(v. t.) To protract; to draw out.
(v. t.) To spend or pass in a lingering manner; -- with out; as, to linger out one's days on a sick bed.
(1) Play Video 6:52 Prime minister Theresa May calls general election for 8 June – full video statement If May wins a large Commons majority, the lingering hope that Britain will change its mind will be dashed.
(2) And yet, the spirit of '68 endures, perhaps mythical, perhaps as a lingering sense of the possibilities that mass activism once had.
(3) He pointed out that the eighth amendment of the US constitution “prohibits the unnecessary and wanton infliction of pain through torture, barbarous methods, or methods resulting in a lingering death”.
(4) But in the minds of many Israelis, they continue to linger.
(5) When, in stoppage time, the 33-year-old striker swept a first-time shot home any lingering Villa optimism was extinguished.
(6) So our lingering affection for the cross is entirely symbolic.
(7) What Katrina left behind: New Orleans' uneven recovery and unending divisions Read more Ten years on, resentment still lingers about the failure of the federal levee system during hurricane Katrina, the botched response of the Federal Emergency Management Agency (Fema), and the long and difficult process of accessing billions of dollars in grant money for rebuilding, which for some people is not finished.
(8) And that has more lingering, long-term consequences for the public finances.
(9) The exception actually lies with those who have had Ebola and recovered: studies suggest the virus can linger in semen for up to three months after recovery – so you may wish to think twice before having sex.
(10) Despite a lingering belief that they could have "gone in" with Labour if they had wanted to, the Lib Dems decided to abide responsibly by the logic of FPTP, and form a government that nobody had voted for at all.
(11) Olivier Blanchard, IMF director of research, said: “New factors supporting growth – lower oil prices, but also depreciation of euro and yen – are more than offset by persistent negative forces, including the lingering legacies of the crisis and lower potential growth in many countries”.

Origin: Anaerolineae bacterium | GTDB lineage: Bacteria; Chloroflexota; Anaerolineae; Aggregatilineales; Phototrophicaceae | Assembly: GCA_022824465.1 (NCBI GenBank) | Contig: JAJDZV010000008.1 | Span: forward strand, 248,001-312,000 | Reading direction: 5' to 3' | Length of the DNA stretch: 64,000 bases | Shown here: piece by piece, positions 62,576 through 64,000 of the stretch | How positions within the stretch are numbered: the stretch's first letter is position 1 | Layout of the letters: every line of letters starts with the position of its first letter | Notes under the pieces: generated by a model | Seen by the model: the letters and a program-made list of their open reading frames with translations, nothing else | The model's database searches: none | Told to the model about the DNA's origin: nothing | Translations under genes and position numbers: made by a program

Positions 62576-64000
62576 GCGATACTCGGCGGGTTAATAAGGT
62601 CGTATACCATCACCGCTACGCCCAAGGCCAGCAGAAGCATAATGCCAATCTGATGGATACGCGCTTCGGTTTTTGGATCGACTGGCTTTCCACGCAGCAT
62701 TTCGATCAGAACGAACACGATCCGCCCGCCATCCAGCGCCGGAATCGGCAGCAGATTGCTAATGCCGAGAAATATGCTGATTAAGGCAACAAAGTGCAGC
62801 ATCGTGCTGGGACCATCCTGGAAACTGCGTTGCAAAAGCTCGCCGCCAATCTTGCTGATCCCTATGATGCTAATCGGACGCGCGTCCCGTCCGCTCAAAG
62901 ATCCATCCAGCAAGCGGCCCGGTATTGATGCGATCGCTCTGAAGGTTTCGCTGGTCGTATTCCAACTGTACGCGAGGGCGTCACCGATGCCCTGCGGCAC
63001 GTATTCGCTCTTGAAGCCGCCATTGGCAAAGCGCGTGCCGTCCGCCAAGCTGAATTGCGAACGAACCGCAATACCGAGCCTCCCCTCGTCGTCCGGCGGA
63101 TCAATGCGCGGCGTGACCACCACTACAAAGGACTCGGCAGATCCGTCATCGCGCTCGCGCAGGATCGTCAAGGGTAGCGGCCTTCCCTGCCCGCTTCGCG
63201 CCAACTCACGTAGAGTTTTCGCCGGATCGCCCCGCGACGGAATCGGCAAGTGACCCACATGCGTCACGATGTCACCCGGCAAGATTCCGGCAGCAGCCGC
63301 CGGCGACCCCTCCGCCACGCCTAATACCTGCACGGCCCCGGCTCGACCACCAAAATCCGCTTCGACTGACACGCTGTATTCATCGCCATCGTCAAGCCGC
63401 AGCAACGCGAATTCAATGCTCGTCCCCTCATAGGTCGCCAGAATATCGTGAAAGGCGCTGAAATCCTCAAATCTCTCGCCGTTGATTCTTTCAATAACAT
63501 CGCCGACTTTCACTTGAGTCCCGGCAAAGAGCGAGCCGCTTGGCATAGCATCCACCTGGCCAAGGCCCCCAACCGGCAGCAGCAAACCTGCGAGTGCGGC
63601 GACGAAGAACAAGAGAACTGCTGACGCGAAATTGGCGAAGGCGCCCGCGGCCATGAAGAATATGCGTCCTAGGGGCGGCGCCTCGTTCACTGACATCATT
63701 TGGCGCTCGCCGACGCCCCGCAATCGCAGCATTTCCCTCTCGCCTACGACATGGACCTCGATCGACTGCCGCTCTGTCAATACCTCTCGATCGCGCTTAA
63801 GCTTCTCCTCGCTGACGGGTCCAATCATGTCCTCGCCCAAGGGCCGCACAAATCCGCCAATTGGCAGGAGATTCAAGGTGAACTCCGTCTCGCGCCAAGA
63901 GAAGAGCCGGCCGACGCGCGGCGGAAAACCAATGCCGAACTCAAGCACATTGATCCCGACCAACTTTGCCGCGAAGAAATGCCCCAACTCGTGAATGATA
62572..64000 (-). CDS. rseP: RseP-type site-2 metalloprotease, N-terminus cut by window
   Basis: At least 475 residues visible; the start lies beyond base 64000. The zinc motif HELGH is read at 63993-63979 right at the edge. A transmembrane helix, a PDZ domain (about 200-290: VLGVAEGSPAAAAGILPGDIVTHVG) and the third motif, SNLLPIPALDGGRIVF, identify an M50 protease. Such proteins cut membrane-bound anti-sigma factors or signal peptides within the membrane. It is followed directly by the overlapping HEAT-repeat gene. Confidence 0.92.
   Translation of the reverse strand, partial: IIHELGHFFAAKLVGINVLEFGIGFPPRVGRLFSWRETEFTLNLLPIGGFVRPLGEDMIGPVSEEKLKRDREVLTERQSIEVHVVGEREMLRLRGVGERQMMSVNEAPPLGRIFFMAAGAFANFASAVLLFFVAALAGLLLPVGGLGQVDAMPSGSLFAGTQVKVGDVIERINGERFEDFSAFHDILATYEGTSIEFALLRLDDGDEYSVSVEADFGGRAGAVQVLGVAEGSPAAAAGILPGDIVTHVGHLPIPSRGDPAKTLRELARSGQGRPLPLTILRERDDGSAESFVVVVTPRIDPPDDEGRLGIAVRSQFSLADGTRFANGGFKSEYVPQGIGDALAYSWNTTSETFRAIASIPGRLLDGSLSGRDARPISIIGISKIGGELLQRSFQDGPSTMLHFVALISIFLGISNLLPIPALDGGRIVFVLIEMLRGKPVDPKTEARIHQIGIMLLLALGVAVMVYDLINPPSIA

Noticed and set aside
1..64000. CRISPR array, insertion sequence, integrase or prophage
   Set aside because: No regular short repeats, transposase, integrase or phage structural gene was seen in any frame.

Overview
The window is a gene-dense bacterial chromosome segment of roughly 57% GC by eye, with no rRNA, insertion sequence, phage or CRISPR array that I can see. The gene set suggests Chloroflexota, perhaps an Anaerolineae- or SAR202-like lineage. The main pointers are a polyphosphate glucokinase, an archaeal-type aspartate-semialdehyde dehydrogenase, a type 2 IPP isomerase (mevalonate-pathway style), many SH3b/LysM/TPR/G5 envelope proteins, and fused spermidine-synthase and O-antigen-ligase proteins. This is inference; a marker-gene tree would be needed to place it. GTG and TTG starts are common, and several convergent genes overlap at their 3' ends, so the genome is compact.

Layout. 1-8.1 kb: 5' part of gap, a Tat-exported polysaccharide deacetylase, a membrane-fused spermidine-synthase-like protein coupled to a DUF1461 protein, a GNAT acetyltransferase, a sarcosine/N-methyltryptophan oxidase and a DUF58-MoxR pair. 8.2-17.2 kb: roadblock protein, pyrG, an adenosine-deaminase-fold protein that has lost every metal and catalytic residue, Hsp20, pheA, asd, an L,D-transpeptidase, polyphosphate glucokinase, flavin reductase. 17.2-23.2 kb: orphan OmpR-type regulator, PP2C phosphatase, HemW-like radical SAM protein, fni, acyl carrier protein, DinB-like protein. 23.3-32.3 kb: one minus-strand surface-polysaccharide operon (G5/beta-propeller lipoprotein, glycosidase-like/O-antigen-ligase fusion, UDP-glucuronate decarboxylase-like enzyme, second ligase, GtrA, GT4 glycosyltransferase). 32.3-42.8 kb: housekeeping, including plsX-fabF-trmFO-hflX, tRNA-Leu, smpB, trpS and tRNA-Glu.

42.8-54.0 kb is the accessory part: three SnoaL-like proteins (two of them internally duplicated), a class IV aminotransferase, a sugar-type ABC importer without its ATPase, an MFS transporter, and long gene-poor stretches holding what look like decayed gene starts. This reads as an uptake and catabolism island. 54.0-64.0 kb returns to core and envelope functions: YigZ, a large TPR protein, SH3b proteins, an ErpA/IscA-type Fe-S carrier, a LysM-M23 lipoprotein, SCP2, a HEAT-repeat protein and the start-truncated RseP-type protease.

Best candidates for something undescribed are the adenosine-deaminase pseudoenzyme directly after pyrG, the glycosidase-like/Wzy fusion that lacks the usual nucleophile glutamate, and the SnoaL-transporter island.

(12) But he will surely need help from elsewhere if Argentina are to linger deep into this competition.
(13) Our method of testing detects no lingering or permanent change after a single concussion.
(14) The study, aimed at examining lingering problems of veterans returning from both conflicts, also called into question a Defense Department policy which bans restricting access to private weapons "even if a service member is at risk from suicide".
(15) Between the 10-year projection of a half million FTE nursing shortage, astronomical medical care costs and a lingering recession, nursing administrators have no option but to make difficult choices in resource allocation.
(16) There may be lingering doubts over whether Meryl Streep , Viola Davis or outside bet Rooney Mara will claim the Academy Award for best actress later this month, and no-one is absolutely certain if Jean Dujardin , George Clooney or Gary Oldman will be picking up the equivalent male gong at the Kodak Theatre in Hollywood.
(17) Her wonderful shop will remain open, and her presence will linger there as long as it does.
(18) Photograph: Courtesy of the family It’s been over a month since Fátima Avelica watched Ice agents, wearing uniforms stamped “POLICE”, handcuff and arrest her father, and the pain of that moment still lingers.
(19) Numbers showing weak wage growth as inflation edges up will provide traction for Labour's election campaign around lingering cost-of-living crisis.
(20) Writing in the Guardian , Mikhail Prokhorov, 46, said Russia was "undergoing a true awakening" – while warning of a lingering threat of violence as opposition leaders plan a new mass demonstration against the rule of Putin, the prime minister, on 4 February.